• Just a tip, but I always will use tcpdump on the syslog server to see if the network stack is even getting the log packets. (With appropriate filters for your expected source host.) Jan 23, 2014 at 15:28
  • tcpdump was receiving packages!
    – Peter
    Jan 24, 2014 at 7:56
  • Something else must have been going on. rsyslog does not send any packages (it's UDP after all), so it cannot know whether it's able to reach the originator. Jan 24, 2014 at 10:53
  • Syslog traffic can certainly be TCP. Though, I am not sure if it's an option for Cisco. Jan 24, 2014 at 15:23
  • 1
    Well, the syslog is TRANSFERED via UDP. Since I solved the problem with a simple "route add", obviously it's working and it was a requirement. Just to note that I had the same understanding myself too.
    – Peter
    Jan 27, 2014 at 18:41
2

I was having the same issue. Receiving logs from dozens of ASA devices but not from specific one. Tcpdump showed that the packets were arriving. My problem was that the kernel was filtering its packets. Solved by modifying these two keys in /etc/sysctl.conf:

net.ipv4.conf.all.rp_filter = 0
net.ipv4.conf.default.rp_filter = 0

I had to restart the server because sysctl -p was returning errors from a couple of keys that I didn't want to modify

0

I do believe I have your answer:

http://www.rsyslog.com/doc/rsconf1_allowedsender.html

 $AllowedSender UDP, 127.0.0.0/8, [::1]/128, 10.1.5.0/24, 10.2.8.0/24

After reading enough of the documentation, I'd confirm that the messages are in fact getting received and then refining the filters/match rules.

Please do let me know if/how you get this fixed; you've definitely piqued my curiosity.

Good Luck.

0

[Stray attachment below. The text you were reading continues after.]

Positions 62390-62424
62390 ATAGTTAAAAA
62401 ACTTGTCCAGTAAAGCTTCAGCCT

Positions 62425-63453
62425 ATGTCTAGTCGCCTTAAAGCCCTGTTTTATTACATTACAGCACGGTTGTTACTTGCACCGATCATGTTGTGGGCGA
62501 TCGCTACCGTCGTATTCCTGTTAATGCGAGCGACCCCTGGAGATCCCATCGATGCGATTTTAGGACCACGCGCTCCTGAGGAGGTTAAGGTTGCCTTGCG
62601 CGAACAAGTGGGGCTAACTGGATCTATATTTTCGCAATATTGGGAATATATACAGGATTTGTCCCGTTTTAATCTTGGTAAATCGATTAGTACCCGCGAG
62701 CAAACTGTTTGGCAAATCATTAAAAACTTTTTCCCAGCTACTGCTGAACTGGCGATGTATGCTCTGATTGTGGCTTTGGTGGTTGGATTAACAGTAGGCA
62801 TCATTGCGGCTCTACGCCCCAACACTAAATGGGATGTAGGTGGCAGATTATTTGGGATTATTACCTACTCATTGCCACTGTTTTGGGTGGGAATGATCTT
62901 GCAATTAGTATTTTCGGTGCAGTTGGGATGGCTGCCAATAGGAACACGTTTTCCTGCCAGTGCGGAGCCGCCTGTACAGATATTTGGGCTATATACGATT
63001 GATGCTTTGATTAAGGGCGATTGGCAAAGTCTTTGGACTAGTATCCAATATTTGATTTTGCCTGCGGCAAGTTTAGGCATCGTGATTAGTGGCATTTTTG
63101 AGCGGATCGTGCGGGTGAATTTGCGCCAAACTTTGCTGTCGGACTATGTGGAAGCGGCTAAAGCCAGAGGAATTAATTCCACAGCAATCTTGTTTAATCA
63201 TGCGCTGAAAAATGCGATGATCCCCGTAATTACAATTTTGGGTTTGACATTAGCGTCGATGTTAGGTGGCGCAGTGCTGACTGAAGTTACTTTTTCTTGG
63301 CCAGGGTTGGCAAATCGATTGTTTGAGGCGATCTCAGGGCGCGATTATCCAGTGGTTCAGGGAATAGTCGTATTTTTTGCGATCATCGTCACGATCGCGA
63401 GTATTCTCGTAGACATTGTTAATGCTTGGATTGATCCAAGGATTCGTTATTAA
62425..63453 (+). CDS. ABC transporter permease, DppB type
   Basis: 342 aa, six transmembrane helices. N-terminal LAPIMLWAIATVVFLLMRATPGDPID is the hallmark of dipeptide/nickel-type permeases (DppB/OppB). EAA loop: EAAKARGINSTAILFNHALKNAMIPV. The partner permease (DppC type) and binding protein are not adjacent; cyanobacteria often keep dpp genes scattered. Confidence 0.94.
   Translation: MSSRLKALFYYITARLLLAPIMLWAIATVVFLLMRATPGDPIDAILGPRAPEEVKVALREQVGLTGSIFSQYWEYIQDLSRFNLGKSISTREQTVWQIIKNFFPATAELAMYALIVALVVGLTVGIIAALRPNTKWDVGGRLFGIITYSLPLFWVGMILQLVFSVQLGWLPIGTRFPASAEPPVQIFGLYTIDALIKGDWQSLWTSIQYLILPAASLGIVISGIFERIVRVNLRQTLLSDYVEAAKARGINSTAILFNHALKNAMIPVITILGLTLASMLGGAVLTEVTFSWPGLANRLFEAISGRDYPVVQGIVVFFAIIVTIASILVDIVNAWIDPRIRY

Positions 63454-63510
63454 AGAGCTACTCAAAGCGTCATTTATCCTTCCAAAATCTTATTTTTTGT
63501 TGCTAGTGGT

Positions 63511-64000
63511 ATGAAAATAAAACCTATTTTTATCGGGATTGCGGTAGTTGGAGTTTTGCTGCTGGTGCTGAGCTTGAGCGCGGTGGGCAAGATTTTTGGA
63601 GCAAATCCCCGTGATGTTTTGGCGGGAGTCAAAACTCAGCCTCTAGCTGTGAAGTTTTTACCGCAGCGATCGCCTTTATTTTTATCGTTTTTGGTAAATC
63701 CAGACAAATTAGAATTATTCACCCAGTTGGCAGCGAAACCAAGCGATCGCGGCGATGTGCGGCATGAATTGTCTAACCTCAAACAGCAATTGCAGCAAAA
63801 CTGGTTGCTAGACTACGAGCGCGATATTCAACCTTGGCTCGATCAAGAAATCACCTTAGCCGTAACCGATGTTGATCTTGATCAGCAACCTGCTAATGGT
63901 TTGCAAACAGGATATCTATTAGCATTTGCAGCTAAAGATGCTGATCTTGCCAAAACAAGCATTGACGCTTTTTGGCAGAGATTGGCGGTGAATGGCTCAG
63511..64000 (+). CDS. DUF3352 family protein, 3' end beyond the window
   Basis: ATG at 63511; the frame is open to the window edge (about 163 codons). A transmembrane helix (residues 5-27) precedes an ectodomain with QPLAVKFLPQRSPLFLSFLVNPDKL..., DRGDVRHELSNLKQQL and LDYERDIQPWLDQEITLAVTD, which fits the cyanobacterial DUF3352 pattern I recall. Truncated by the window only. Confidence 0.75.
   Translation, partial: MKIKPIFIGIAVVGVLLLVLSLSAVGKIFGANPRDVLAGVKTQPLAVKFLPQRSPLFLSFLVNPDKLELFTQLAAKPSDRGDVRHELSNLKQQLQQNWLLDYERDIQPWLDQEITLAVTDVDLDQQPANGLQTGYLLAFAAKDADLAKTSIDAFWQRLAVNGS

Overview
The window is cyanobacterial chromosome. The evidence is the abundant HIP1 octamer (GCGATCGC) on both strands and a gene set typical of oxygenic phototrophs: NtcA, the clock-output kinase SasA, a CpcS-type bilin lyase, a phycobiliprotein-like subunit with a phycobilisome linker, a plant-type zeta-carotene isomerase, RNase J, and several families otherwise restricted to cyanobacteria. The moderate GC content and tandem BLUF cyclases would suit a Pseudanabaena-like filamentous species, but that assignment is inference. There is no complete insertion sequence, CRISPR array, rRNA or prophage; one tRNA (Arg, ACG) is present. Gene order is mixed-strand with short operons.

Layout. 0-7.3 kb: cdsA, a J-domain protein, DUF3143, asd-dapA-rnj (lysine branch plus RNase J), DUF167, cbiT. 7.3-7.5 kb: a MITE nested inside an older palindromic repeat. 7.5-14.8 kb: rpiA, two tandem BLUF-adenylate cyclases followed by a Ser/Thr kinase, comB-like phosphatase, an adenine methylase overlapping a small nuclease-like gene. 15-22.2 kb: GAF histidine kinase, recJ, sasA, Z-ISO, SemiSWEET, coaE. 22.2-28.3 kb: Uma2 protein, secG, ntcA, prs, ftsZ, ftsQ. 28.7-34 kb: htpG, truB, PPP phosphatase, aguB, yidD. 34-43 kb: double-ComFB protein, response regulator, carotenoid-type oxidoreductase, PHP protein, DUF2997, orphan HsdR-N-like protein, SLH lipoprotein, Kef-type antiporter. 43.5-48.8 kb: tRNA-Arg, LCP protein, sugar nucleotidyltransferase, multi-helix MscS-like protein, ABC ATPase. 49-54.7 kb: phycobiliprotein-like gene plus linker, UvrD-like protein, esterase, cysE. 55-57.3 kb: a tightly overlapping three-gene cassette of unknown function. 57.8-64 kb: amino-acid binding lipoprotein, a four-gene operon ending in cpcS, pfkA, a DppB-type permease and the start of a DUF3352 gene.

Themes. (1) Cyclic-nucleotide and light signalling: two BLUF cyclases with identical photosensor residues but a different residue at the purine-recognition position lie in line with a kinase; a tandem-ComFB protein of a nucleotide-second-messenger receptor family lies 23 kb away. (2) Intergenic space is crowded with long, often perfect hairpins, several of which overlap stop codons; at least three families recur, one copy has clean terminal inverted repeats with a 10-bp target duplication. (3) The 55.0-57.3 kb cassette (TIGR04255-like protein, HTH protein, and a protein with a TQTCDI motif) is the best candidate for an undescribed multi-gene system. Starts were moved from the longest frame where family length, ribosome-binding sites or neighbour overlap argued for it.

I was having this exact same issue. Even more confusing for myself because not only did I know the information was making it to the server port 514 via TCP (I used tcpdump to determine this) but I also telnetted to port 514 and typed text and would see that put in the appropriate log file as defined in /etc/rsyslog.conf. However, when the other machine on the network would communicate log file information to port 514, it would not show up.

I tried everything here mentioned above and still it would not work. I had TCP port 514 opened on the interface that these two machines communicate on. Just on a hunch I modified my firewall to allow UDP port 514 as well and boom, it started working immediately.

My assumption here is that regular text immediately gets dumped into the file, no question. Text/data formatted from a rsyslog client is recognized and processed differently than just text, and REQUIRES communication on port 514 UDP between the two machines on the network. This is not intuitive because the default (I'm using centos7) /etc/rsyslog.conf file has two sections, one for UDP and one for TCP, both commented out, suggesting you have your choice which to use. Apparently, both are required.

Just wanted to put this out there in case this trips up somebody else in the future. As stated above, it doesn't make sense that rsyslogd would have anything to communicate outbound to the host providing the log info to the server, but perhaps rsyslogd just makes sure the host is reachable and exists on the network via UDP before it processes a syslog-formatted string of data it just received.